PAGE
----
Israel Green-lights Ambitious Food Security Program to Fight Hunger

Social Affairs Minister Haim Katz implements long-gestating plan, which aims to aid over 400,000 Israelis living below the poverty line.

Olivier Fitoussi

Social Affairs Minister Haim Katz is implementing a long-gestating program aimed at providing nutritional security for the estimated 110,000 Israeli families (over 400,000 individuals) who are living below the poverty line and suffer from inadequate food supply.

Eligibility for the National Food Security Program, which was developed and first submitted to the cabinet in 2014, is to be determined based on the income of families close to the poverty line, after subtracting necessary expenses such as rent and utilities.

Social Affairs Minister Haim Katz.
Emil Salman

If the remaining amount is less than that needed for the household’s basic food needs, each family will be eligible for a subsidy amounting to an average of 320 shekels ($85) a month.

The recommendations of the National Nutritional Security Council have been languishing on the desk of the Social Affairs Ministry since 2014.

This week, however, Katz approved a multiagency program that is set to include the ministries of agriculture, finance, health and environmental protection, together with major food charities.

The council’s recommendations have been accepted in principle, but the price tag is still to be finalized.

The council has estimated the annual cost of the program at around 500 million shekels.

“The basic requirement for nutritional security cannot be dependent on budgetary considerations,” Katz said Monday.

“There is an opportunity to create a system, at minimal cost and with maximum effect, that will guarantee food on the table throughout the year for low-income families,” the minister added.

The first meeting on the issue is to be held in May. Convened by Eliezer Yablon, the director general of the Social Affairs Ministry, attendees are expected to include his counterparts from the relevant ministries, as well as NNSC chairman Prof. Dov Chernikovsky and representatives from farmers’ associations, prominent food charities and Super-Sol, the country’s largest supermarket chain.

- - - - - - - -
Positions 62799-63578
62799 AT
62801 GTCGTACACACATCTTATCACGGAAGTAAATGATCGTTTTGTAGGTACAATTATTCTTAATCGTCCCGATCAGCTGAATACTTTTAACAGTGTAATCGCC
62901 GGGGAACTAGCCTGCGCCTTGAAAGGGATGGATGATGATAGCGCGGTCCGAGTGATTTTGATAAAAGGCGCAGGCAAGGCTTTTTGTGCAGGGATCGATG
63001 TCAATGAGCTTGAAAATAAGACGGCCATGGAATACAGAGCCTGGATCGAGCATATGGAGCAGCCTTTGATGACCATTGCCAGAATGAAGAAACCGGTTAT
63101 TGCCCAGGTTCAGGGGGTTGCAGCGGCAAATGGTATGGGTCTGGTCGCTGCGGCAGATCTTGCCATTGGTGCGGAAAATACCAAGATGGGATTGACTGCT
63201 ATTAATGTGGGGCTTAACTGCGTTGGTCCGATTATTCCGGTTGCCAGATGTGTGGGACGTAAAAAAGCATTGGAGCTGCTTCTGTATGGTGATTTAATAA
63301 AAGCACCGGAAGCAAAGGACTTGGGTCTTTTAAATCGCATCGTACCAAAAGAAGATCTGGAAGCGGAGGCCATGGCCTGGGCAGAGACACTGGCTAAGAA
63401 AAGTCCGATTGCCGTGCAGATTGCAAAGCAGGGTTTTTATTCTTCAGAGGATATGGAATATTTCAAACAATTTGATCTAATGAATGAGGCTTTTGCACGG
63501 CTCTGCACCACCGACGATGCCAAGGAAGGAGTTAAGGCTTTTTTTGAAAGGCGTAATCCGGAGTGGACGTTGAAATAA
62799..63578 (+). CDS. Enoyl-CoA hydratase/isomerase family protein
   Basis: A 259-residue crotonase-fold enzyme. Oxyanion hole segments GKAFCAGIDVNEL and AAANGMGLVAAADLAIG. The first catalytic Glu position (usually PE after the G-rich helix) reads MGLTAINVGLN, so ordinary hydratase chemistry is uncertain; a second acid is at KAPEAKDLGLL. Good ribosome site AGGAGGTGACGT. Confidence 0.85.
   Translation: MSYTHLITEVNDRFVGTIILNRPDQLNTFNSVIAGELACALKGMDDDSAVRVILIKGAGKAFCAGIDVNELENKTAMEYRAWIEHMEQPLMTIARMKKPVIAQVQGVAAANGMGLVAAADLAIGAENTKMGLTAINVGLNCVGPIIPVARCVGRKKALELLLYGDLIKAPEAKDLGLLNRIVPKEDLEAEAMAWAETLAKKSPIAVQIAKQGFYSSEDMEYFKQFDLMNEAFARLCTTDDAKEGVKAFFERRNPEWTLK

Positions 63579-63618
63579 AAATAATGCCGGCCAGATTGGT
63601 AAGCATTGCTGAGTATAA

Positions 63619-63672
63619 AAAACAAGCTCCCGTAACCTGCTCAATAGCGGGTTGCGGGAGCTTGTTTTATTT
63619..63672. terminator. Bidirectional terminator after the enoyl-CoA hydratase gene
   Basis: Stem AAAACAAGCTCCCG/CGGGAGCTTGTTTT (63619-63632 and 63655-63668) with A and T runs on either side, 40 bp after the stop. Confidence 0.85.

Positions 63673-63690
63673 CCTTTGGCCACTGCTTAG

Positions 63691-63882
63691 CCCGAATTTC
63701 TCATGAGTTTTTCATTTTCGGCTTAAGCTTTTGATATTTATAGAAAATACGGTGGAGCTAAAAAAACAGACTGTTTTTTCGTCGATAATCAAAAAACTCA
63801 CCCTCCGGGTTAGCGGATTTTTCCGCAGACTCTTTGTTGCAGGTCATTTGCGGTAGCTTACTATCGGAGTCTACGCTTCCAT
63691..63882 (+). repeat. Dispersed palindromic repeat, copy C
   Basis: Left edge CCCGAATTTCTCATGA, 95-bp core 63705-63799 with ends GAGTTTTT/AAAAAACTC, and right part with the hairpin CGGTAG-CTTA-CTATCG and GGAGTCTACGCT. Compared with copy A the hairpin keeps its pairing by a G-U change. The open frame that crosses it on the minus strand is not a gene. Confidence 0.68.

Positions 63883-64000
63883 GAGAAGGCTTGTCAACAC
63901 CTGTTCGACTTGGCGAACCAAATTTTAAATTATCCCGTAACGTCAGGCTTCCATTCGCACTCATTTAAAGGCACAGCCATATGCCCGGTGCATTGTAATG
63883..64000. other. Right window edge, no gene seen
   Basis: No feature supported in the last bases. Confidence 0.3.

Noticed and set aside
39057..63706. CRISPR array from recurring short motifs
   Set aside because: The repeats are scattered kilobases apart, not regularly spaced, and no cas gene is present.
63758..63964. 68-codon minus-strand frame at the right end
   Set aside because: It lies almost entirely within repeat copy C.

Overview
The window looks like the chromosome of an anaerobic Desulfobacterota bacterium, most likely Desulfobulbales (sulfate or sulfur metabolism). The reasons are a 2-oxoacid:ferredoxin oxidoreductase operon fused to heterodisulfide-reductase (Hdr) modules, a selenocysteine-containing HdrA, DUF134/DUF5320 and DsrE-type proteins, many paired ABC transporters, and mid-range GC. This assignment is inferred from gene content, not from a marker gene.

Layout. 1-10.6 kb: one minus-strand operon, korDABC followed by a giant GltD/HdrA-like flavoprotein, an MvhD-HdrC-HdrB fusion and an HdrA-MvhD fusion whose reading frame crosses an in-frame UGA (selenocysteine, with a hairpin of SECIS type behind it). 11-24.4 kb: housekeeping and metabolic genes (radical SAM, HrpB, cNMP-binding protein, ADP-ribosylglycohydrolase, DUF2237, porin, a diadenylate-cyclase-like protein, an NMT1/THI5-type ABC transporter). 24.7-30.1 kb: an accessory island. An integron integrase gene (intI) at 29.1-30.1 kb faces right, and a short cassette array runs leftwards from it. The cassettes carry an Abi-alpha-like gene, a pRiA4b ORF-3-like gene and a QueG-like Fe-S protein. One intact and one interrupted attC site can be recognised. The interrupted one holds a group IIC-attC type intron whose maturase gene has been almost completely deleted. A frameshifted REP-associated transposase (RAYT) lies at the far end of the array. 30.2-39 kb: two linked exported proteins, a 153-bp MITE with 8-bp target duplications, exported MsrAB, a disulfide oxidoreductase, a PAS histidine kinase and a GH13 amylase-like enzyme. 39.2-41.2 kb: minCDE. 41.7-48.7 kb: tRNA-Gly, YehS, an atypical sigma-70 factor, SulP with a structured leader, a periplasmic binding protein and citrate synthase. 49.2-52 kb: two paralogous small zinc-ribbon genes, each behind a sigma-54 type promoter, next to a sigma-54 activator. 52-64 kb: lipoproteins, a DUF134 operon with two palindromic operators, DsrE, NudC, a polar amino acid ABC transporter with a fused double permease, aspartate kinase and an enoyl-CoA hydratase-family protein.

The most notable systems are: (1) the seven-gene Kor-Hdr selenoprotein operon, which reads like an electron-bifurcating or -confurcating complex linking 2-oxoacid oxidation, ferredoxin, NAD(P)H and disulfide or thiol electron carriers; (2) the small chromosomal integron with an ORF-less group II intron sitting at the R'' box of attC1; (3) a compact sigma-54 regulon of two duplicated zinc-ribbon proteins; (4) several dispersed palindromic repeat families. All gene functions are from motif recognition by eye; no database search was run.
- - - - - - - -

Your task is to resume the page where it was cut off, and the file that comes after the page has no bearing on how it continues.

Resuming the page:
Haaretz has learned that the council is demanding that the Social Affairs Ministry allocate some 100 million shekels to the plan in 2016, which would pay for food vouchers or food boxes for needy families, as well as collecting food that would otherwise be thrown out.

It is also recommending that the food aid begin with single-parent families and families with large numbers of children suffering from food insecurity, whose numbers it estimates at between 20,000 and 25,000 families.

“I welcome the decision of the Social Affairs Ministry to begin implementing the food security program,” Chernikovsky told Haaretz Monday.

Chernikovsky said the food collection program, which calls for gathering food from farmers that would otherwise go to waste and giving it to needy families, will eventually result in amounts of food that are worth over three times the cost of that part of the program.

Hundreds of thousands of foods, worth billions of shekels, are thrown out every year in Israel.

The state already has programs for feeding needy schoolchildren, Holocaust survivors and the elderly that will not be part of the new council program.

The NNSC was established in 2011 after a law passed in the Knesset and put forward by the civil society organization Yedid – the Association for Community Empowerment.